Playing Their Part: How the “Good” Behavior is Part of the Act

Playing Their Part: How the “Good” Behavior is Part of the Act

By Bri, an advocate. Adapted from the original post at thehotline.org.

“He’s really a great guy, though.”
“I know this isn’t okay, but she’s made me feel so special, and I just love her so much.”
“They were so loving and sweet, and the good times are the best I’ve ever had.”

We often hear people say these kinds of things. Many of them struggle to understand why their partners, who were once so kind and loving, now treat them in hurtful and abusive ways. It can be so confusing because the abuse isn’t happening constantly. Most partners aren’t abusive all the time, so it makes sense to think they could go back to being that “kind and loving” person and stay there. In most of these relationships, though, when a partner acts nice, it’s really just that: an act. Thinking about their behavior in this way can be helpful by allowing you the space to prioritize your safety and well-being.

Act I: Auditioning for the Role

How Abusive Partners Start Relationships
Many abusive people are really charming, especially at the beginning of a relationship and in the first stages of dating. You might begin to feel like they understand you better than anyone else and can treat you better because of it. Under these conditions, it would be hard for anyone not to become really attached and develop strong feelings of love unlike anything they’ve felt in the past. We also hear from a lot of survivors of abuse that their relationship moved faster than they were comfortable with because their abusive partner “swept them off their feet.” There are two sides to this coin, though. Being treated in new ways can be a really great thing, but it also means not knowing what to expect or how to respond to new behavior. Abusive and controlling partners will slowly start to choose unhealthy and then abusive behaviors. It becomes difficult to identify whether what’s happening is healthy, and it’s easier to excuse this behavior since you’re focused on how different and great things had been until now.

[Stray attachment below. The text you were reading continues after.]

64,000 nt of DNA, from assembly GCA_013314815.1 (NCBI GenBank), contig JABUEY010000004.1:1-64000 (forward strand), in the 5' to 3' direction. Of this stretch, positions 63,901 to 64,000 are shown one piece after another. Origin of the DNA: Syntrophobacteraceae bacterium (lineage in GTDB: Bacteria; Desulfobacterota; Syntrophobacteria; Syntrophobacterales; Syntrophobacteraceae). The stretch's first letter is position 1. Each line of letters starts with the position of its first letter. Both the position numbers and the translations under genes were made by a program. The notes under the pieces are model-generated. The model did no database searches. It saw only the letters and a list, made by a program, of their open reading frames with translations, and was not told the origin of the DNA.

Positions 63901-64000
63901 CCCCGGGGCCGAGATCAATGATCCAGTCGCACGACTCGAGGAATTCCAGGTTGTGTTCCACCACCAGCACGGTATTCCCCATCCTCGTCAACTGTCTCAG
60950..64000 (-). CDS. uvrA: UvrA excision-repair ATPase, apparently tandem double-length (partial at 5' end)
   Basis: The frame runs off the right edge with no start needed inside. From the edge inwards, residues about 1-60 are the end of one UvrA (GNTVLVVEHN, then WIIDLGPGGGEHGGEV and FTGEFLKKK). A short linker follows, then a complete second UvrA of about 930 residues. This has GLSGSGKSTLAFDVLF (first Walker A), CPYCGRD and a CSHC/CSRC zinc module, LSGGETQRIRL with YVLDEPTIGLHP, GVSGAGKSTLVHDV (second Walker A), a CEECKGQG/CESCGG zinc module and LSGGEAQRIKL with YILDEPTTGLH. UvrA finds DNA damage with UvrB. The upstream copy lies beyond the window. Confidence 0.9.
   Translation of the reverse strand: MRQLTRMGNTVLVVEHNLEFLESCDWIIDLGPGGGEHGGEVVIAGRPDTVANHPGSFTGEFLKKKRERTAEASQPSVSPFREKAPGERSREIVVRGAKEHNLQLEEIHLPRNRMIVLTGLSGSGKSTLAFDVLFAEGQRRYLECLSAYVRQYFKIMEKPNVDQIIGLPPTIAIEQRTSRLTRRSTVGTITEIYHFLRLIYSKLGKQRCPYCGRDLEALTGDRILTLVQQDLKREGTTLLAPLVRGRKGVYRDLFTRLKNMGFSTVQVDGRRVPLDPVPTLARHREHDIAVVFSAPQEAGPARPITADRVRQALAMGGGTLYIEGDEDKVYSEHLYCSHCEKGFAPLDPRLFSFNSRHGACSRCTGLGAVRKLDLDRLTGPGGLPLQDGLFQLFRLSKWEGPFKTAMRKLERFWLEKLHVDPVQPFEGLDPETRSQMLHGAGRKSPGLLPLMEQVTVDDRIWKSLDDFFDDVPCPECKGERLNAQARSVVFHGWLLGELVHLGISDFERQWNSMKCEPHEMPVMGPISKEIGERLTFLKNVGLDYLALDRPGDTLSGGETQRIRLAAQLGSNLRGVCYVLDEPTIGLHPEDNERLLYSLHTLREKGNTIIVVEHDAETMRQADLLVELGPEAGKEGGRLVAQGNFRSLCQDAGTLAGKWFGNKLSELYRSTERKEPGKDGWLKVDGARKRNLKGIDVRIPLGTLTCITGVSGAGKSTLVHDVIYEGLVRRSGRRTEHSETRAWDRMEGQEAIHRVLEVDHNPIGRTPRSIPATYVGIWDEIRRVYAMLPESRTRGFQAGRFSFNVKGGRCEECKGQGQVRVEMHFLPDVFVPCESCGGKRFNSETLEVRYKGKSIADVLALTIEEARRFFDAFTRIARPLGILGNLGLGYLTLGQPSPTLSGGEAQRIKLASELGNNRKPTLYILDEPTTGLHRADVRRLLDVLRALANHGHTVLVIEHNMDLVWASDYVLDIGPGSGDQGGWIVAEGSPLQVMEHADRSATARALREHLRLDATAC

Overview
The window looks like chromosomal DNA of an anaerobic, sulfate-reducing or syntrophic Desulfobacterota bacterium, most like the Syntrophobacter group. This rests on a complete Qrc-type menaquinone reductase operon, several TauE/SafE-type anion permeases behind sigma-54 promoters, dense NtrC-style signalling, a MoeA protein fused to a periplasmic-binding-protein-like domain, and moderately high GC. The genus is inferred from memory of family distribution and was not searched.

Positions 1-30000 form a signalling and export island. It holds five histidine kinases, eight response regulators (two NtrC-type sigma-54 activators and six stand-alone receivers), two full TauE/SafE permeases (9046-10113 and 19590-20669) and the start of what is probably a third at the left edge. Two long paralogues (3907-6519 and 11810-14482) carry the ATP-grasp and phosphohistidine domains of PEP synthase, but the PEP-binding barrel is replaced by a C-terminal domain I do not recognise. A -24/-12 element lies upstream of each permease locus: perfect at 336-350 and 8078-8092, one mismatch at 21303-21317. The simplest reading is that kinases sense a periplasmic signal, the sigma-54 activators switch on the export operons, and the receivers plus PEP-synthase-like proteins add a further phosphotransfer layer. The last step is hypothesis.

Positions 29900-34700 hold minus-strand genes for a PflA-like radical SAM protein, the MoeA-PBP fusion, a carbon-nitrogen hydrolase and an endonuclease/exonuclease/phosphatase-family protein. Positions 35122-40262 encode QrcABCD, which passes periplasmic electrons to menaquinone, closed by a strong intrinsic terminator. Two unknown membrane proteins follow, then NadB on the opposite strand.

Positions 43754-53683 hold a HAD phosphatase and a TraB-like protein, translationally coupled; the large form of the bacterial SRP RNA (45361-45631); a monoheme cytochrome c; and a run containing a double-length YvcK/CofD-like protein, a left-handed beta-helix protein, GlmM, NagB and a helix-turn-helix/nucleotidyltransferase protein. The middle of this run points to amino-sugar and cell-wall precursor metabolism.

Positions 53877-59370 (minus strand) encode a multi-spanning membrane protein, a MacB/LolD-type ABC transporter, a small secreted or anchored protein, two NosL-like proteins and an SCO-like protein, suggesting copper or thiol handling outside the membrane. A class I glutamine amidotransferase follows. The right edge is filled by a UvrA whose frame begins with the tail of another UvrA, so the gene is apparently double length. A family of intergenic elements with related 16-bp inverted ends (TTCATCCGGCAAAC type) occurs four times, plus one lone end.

Act II: Putting on the Show

How Abusive Partners Maintain the Control They’ve Taken
Just as their initial charm was a part of their act, so are the times when they return to that good behavior. When the unhealthy or abusive behavior begins to escalate, you may have a gut instinct that something isn’t right, even if it’s hard to figure out why. But, it can be tough to trust that instinct, especially after seeing how they acted in the beginning of the relationship. Abusive partners acknowledge this instinct, and that’s one reason why abusive relationships usually don’t start out with abuse. The escalation tends to happen over time after they have shown you their charming act.